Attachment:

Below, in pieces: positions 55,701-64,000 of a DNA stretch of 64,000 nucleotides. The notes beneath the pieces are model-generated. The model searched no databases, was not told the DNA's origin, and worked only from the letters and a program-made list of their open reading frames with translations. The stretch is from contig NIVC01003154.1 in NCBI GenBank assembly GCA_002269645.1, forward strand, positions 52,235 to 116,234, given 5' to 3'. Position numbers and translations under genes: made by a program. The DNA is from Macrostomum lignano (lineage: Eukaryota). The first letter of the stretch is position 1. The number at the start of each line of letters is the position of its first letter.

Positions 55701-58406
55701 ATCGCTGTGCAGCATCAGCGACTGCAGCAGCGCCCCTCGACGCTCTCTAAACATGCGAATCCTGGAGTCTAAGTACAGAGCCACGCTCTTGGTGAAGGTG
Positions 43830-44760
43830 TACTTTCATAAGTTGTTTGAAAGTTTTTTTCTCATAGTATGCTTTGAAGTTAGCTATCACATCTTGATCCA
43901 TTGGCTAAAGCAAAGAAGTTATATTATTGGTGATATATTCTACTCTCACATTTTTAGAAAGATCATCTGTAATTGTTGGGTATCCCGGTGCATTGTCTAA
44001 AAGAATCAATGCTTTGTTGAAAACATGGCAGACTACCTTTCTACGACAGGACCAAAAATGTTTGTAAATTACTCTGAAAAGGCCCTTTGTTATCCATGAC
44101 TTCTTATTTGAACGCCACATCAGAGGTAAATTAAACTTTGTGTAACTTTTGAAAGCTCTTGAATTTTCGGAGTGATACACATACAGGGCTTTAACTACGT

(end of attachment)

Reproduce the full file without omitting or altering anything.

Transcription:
Below, in pieces: positions 55,701-64,000 of a DNA stretch of 64,000 nucleotides. The notes beneath the pieces are model-generated. The model searched no databases, was not told the DNA's origin, and worked only from the letters and a program-made list of their open reading frames with translations. The stretch is from contig NIVC01003154.1 in NCBI GenBank assembly GCA_002269645.1, forward strand, positions 52,235 to 116,234, given 5' to 3'. Position numbers and translations under genes: made by a program. The DNA is from Macrostomum lignano (lineage: Eukaryota). The first letter of the stretch is position 1. The number at the start of each line of letters is the position of its first letter.

Positions 55701-58406
55701 ATCGCTGTGCAGCATCAGCGACTGCAGCAGCGCCCCTCGACGCTCTCTAAACATGCGAATCCTGGAGTCTAAGTACAGAGCCACGCTCTTGGTGAAGGTG
Positions 43830-44760
43830 TACTTTCATAAGTTGTTTGAAAGTTTTTTTCTCATAGTATGCTTTGAAGTTAGCTATCACATCTTGATCCA
43901 TTGGCTAAAGCAAAGAAGTTATATTATTGGTGATATATTCTACTCTCACATTTTTAGAAAGATCATCTGTAATTGTTGGGTATCCCGGTGCATTGTCTAA
44001 AAGAATCAATGCTTTGTTGAAAACATGGCAGACTACCTTTCTACGACAGGACCAAAAATGTTTGTAAATTACTCTGAAAAGGCCCTTTGTTATCCATGAC
44101 TTCTTATTTGAACGCCACATCAGAGGTAAATTAAACTTTGTGTAACTTTTGAAAGCTCTTGAATTTTCGGAGTGATACACATACAGGGCTTTAACTACGT